Take the eurodollar futures strip. Please.
Some interpret it as showing that the “terminal” libor rate might be around 3%, implying a peak in the funds rate of about 2 ¾%. Maybe that would go with inflation at 1 ¾% and a short real rate of 1%, which would put a top on the expansion.
But that is not really what the futures strip implies, as the peak rate on the futures strip is certainly not the expected peak of the interest rate cycle.
Let’s ignore the probably-small risk premium for simplicity. The reason the strip understates the expected peak of the rates cycle is that the date of that peak is unknown to investors, who must price the mean of the probability distribution for rates, which has to include the idea that rates will fall after they peak.
To see this simplify radically and assume that the peak funds rate is known to be 4% and that beyond 4 years, the only possible alternative is a return to zero. Looking 5 years ahead, if we figured the funds rate were peaking with 75% confidence, then the forward funds rate would be 3%. The curve peaks at 3% even though we (for sake of illustration) know the peak is 4%. Not knowing the date of the peak matters a lot.
This simple point occurred to me while thinking about the fact that credit growth appears recently to have slowed, which seems mostly a lagging indicator of the fact that pent-up demand for durable goods has finally been exhausted and some technical issues, like the bust in the energy patch and the inventory correction.
Looking forward, credit growth should tend to reaccelerate above the pace of durable goods demand growth, following the automatic re-leveraging thesis set out by Jason Benderly. In brief, Benderly shows that the gap between credit growth and growth in the spending it finances is itself cyclical, favoring spending growth early cycle and credit late in the cycle. Just look it up.
The problem, though, is that this is actually a negative for spending growth, because the expansion now has less pent-up demand and is more dependent on credit expansion. FWIW, this does not have me in a “panic,” but it represents the disappearance of what had been a comforting positive.
Which brings me to a point Larry Summers has made – or a point that seems analogous to one Larry Summers has made. Summers claims that real interest rates were held aloft by during the mid-2000s by bubble dynamics in housing. From this he infers that his secular stagnation thesis actually applies to before the crisis.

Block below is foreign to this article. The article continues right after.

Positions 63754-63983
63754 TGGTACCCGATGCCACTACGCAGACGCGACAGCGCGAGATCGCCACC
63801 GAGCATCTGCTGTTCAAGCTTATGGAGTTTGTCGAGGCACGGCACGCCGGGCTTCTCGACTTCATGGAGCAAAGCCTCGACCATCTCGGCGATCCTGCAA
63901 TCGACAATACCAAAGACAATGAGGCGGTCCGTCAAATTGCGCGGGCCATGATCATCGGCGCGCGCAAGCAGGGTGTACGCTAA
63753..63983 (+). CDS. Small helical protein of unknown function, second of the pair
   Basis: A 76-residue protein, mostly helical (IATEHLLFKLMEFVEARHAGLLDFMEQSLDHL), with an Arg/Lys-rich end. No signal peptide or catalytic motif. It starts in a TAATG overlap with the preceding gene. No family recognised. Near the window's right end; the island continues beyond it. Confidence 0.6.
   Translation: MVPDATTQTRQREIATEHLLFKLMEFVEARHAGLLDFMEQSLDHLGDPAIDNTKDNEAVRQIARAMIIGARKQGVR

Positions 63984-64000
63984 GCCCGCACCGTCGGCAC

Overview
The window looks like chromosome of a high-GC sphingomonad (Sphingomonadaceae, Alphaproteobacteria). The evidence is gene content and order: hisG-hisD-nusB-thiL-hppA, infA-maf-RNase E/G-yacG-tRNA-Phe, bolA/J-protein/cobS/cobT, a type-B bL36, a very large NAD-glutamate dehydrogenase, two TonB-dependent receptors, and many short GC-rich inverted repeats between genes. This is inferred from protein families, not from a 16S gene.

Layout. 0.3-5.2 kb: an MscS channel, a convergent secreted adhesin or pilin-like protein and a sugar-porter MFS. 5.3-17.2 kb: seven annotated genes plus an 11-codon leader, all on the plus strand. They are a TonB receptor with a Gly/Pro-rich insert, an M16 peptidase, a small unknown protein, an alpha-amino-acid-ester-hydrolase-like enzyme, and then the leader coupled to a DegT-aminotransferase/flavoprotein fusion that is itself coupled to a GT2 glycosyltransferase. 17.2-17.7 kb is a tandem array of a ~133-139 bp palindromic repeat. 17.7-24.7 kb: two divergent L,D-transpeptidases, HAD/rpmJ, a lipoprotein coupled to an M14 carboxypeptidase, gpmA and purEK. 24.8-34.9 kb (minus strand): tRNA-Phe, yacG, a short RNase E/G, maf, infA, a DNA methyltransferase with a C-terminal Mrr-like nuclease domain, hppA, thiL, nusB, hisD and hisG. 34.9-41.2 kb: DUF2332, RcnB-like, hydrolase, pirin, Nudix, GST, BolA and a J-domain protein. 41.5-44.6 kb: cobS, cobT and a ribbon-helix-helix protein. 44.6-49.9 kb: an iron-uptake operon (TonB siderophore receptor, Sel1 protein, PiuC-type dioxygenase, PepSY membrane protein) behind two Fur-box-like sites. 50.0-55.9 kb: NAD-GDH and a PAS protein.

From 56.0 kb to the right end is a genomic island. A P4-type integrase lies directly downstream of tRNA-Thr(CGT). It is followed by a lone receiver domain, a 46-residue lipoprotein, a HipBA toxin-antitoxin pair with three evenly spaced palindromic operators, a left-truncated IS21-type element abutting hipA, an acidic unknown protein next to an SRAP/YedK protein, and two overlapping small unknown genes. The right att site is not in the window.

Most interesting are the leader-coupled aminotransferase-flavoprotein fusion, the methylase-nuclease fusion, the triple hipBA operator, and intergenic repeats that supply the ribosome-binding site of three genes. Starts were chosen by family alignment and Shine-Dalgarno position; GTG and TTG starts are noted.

Summers argues that this differentiates his take from that of, say, Reinhart and Rogoff, as set out in This Time is Different (NOT Growth in a Time of Debt). R&R claim that economic weakness is enduring but ultimately transitory, where Summers sees it as secular, barring a major policy change.
Applying an analogy to today, I would say that the pent-up demands are largely exhausted, at least outside housing, and that wealth effects have probably also peaked. I am not sure why the equilibrium funds rate would surge from here.
People expecting the actual funds rate to surge may see it otherwise. I would guess, though, that a big part of the case for higher interest rates is just the continued influence of Taylor Rule type reasoning. As the labor market tightens, it is natural for the real interest rate to rise. But I don’t think we are in an environment where Taylor can work, for reasons I wrote down here quite a while ago.
This does not make me want to go out and buy a bunch of bonds, even assuming I had the dough. I still view bonds as offering return free risk.
Mostly it just reinforces my take that interest rate “renormalization” remains an extremely misleading model of the rates environment. Also it would probably be good for the Fed to allow inflation and expectations of it to rise a bit before risking putting a cap on the cycle.
These thoughts are in the Summer lecture I linked to above, but I have been pushing them a while independently.